In 2008, I was speaking at an event in Southern California. The setting was magnificent! It was an incredible open-air amphitheater surrounded by palm trees and cobblestone paths and drenched in sunshine. As I was preparing to speak, I watched as the worship leader led the nearly 1,000 people gathered in a series of familiar songs. Then he introduced a song that he had written- one that would eventually become very popular. It was about falling in love with Jesus, singing and dancing for Him, and being captivated by my romance with Him. Now, hear me, I love this worship leader and the song for that matter. I just hate to sing it. I have no issue with the melody or more importantly, the theology. I am simply uncomfortable singing songs about my romance with a dude—albeit even if that dude is the Son of God. It’s weird.
I’ll bet if you’re a man, you can relate. And you and I are not alone. This experience illustrates what many men face when they walk in to a local church on any given Sunday. David Murrow says, “the church’s thermostat is set to feminine and it is suffocating man.” When it comes to ministry to men, rather than unleashing the power of the masculine spirit to lead the church into the front lines of battle for the sake of the Kingdom of God. Churches have somehow been more inclined to tame the hearts of men—to make them sweet, nurturing, and clean. We try to make them, well… feminine.
One can learn a lot about the values and priorities of an individual, a family, and a church by examining where the money goes. If that is true, let’s face it, ministry to men has become practically non-existent. In most churches more of the budget is spent on students and children than any other age, and it’s not even close. Think about your own church. How much budget allocation is given to ministry to men? If anything, probably about enough for a pancake breakfast, a wild game dinner, and a Bible study once or twice per year.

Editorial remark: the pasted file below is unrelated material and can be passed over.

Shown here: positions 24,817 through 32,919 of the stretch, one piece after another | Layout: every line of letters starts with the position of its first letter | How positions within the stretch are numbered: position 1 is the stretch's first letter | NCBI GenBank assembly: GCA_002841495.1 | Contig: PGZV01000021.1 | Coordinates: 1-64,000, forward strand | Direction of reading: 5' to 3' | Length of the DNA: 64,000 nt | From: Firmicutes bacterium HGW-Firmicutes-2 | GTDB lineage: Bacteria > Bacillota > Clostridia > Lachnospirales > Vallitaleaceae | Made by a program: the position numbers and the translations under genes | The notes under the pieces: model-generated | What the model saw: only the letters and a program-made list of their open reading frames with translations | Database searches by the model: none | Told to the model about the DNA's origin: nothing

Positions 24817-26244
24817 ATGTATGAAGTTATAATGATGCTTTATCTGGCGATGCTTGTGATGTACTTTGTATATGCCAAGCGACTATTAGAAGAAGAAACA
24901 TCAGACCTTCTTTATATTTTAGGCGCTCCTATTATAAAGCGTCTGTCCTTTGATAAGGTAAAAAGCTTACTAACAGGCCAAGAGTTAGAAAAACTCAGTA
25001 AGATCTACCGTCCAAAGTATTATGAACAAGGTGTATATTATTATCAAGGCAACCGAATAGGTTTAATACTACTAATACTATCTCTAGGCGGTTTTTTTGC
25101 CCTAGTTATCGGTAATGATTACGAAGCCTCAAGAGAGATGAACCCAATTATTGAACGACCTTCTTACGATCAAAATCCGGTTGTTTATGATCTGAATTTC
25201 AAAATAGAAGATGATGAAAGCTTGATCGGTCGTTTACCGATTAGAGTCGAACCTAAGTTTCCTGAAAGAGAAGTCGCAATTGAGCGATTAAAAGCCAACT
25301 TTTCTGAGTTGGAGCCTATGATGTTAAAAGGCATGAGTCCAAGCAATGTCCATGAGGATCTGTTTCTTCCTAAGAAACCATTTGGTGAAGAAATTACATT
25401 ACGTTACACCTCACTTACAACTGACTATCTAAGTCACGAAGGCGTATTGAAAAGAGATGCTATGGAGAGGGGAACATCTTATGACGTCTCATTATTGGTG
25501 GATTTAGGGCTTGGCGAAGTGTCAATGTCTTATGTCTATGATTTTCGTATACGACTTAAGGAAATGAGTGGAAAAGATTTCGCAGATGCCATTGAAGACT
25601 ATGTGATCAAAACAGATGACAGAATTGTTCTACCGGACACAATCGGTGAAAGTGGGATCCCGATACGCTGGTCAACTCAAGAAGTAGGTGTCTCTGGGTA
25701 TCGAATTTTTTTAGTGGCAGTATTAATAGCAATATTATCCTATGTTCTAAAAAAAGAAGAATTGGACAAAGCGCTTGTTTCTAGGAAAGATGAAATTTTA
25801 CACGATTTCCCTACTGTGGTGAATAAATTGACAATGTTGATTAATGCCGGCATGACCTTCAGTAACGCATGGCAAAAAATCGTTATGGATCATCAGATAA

What if the tables were turned? What would happen if a significant part of church strategy (and budget allocation) was given to discipling men to understand who they are in light of the Kingdom of God? This was Jesus’ model of discipleship. He spent 90% of his time pouring into 12 dudes. Why? Because Jesus knew that as go the men, so goes the family, the church, and the culture.
My boss at the first church I served told me, “Kris if you want to reach the whole family, you have to reach the children.” It sounded good to this 21-year-old youth pastor. But the statistics prove otherwise. In fact, when a child comes to faith in Christ, the family will only follow suit 3.5% of the time. The probability is a little better when women are reached. 17% of the time, the family follows. But when a man comes to faith in Christ the rest of the family follows 93% of the time.
In talking to pastors and leaders in churches all around the country, I have come to realize that not every church’s model of discipleship needs a formalized “men’s ministry.” But, every church must have a clearly defined “ministry to men”. In a culture that is trying to redefine what is a man and what is courageous, wise churches will rethink their disciple-making strategies in order to intentionally and clearly call men to be men. If the American church is to recapture the passion and velocity of the the first-century church, she must recapture Biblical masculinity.
Originally posted here.